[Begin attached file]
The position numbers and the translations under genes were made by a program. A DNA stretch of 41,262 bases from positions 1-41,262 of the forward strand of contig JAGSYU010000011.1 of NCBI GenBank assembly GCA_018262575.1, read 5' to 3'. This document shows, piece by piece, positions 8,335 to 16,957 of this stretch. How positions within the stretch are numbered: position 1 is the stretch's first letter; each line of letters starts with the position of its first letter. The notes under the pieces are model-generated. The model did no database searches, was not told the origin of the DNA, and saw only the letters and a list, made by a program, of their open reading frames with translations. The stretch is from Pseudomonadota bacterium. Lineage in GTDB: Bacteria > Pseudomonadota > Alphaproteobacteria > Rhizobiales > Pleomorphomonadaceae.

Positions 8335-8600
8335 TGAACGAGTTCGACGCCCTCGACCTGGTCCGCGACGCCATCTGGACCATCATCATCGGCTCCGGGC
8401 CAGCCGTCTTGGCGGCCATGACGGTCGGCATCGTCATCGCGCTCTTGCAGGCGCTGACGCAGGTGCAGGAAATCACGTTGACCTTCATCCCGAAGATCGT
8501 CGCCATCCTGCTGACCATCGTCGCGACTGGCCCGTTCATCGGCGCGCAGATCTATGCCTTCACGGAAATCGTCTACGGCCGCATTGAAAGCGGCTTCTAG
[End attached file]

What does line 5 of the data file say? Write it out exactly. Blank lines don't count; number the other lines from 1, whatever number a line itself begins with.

8501 CGCCATCCTGCTGACCATCGTCGCGACTGGCCCGTTCATCGGCGCGCAGATCTATGCCTTCACGGAAATCGTCTACGGCCGCATTGAAAGCGGCTTCTAG